The Texas Union and the West Mall in 1942. Students crossed Guadalupe Street at the direction of a lone traffic signal, set on a pole. In the spring and summer, the rectangular grassy spot just behind the traffic light was planted with flowers to form a large “U T.”
When the United States formally entered World War II in December, 1941, campus life abruptly changed to support the war effort. The academic year was altered to permit additional short terms just after Christmas and over the summer, so that students who might be drafted could graduate in just under three years. Special courses were added to train military personnel, and research became almost exclusively war-related. A Naval ROTC unit was headquartered in the Littlefield Home, with two anti-aircraft guns placed on the front lawn of the Victorian mansion, and a practice firing range in the attic. By 1943, ROTC had been absorbed into the Navy’s V-12 program, which brought thousands of officer candidates to the campus.
Despite the seriousness of the times, students still found ways to have fun, and much of the University’s social life centered on the Texas Union.
During the war, the Union was a place to both participate in the war and escape from it. The U.S. armed forces opened a recruitment center in the building. Classes in first aid, bandage rolling, and how to be an air-raid warden were common. The Union was also the drop-off site for an endless series of collection drives. Aluminum, rubber, and books and magazines for soldiers overseas were the most successful.
An appeal to collect silk, though, was not as popular. Because silk burned without smoking, it was needed to make gun powder bags for ammunition. Silk shirts and women’s hose were requested, but campus co-eds were not eager to donate. “Too many girls are sitting on silk,” admonished The Daily Texan student newspaper. “Campus co-eds are either not taking the trouble to turn in their old hose, or are looking forward to a cold winter.”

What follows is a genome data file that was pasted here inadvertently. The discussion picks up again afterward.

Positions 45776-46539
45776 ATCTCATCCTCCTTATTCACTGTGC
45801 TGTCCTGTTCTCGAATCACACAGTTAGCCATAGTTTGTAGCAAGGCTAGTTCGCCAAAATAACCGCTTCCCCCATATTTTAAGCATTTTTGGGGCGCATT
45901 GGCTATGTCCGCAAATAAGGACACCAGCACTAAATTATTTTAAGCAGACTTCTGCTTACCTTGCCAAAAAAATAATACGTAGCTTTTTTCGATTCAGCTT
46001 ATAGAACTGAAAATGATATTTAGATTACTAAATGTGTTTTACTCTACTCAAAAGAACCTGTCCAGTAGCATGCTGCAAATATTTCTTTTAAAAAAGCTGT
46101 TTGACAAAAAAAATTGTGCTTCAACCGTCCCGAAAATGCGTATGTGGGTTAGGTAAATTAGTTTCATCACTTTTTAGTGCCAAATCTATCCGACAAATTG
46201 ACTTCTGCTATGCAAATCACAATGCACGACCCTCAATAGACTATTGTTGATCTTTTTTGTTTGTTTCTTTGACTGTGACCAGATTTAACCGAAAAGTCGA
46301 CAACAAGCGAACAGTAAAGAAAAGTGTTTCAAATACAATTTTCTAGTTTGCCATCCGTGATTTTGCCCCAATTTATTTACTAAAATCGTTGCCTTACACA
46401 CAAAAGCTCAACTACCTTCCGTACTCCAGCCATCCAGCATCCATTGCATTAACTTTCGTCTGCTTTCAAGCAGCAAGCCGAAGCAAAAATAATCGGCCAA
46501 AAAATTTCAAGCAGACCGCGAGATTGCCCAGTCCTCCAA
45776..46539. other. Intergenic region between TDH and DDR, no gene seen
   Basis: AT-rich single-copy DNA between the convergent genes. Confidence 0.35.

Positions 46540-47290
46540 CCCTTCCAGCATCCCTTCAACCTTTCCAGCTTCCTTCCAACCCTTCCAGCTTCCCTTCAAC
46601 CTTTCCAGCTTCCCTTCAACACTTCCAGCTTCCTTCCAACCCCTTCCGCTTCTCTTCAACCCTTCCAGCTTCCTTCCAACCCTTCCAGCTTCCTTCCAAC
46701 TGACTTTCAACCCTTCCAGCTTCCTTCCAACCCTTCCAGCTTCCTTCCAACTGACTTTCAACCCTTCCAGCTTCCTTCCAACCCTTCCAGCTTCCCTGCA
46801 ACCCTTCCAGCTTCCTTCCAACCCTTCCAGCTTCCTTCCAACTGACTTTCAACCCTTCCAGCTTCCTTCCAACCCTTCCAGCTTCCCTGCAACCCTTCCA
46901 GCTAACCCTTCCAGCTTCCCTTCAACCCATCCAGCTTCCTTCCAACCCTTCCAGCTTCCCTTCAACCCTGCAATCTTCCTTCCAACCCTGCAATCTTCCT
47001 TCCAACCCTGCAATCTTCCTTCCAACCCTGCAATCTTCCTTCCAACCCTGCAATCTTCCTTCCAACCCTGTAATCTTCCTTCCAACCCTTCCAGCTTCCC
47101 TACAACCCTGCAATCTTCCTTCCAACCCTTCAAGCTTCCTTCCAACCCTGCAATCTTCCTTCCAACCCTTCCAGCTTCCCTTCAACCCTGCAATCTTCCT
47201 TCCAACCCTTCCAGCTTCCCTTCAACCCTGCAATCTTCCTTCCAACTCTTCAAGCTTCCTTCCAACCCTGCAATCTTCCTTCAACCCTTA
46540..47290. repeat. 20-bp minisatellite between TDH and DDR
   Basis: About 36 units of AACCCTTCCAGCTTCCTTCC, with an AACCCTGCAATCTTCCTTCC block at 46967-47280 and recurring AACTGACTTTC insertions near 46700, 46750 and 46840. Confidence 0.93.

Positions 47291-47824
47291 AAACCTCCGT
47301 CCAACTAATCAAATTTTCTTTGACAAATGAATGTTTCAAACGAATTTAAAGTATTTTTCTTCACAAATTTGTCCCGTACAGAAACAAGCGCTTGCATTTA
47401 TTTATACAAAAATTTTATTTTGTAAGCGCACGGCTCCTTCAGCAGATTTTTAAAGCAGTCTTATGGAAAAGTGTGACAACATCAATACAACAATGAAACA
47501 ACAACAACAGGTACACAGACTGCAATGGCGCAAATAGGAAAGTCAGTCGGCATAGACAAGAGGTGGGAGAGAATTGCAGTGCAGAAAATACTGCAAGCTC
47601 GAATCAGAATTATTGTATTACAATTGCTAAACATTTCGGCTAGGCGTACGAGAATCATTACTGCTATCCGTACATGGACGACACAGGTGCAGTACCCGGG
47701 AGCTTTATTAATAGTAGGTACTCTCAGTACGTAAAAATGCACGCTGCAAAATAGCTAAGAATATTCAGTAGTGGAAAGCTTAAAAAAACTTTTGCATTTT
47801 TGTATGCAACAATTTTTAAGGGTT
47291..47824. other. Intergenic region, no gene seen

An air raid siren was installed on top of the UT Tower, while instructional classes on how to be an air raid warden were held in the Texas Union. The article is from a November 1942 issue of The Daily Texan. Click on the image for a larger view.
In the fall of 1942, the War Effort Council, a committee intended to coordinate student war activities, looked for a way to solve a problem caused by the war. The all-University dances, held every weekend in the Union Ballroom, were extraordinarily popular through the 1930s. Jazz greats such as Benny Goodman and Duke Ellington brought their bands to the campus, and revenue from the dances allowed the Union to remain self-supporting. With the onset of war came gas rationing and tire shortages. Dance bands could no longer tour the country; University students had to rely on local talent or supply their own.
The “Longhorn Room” debuted Saturday evening, November 14, 1942, to a sold out crowd of 600 persons, including UT President Homer Rainey and his wife. Decked out with wagon wheels, cedar posts, bales of hay and red-checkered tablecloths, the Union’s ballroom was transformed into a western-styled nightclub. Couples (no stags allowed!) were charged fifty cents, and could reserve tables in advance. Music was supplied by the Union’s record player. “Music for dancing will be furnished by 120 records and patrons are asked to make requests for their favorite tunes,” announced the Texan. Student groups, including the Texas Cowboys, APO, Orange Jackets, and Silver Spurs, volunteered to set-up and decorate, wait on tables, tend bar, and clean up afterward.
The highlight of the evening was the half-hour variety show, which was often unpredictable. A sorority might perform a short musical, complete with costumes and dancing, or individual students would entertain the crowd with stand-up comedy. Occasionally the football team brought down the house with their version of the Can-can.
The bar was strictly non-alcoholic. Soft drinks and milkshakes were sold for a dime a glass. But it sparked the creation of a new concoction called “Kickapoo Joy Juice.” Made from orange juice, ice cream, coconut, and milk, it was “guaranteed to lift the drinker by his shoelaces, set him on a little pink cloud, and let him down easy.”
The Longhorn Room continued in the Union for the duration of the war and attracted national attention. National periodicals Downbeat, PIC and Mademoiselle printed features, while Downbeat judged the Longhorn Room as “one of the most unique entertainments in American colleges.”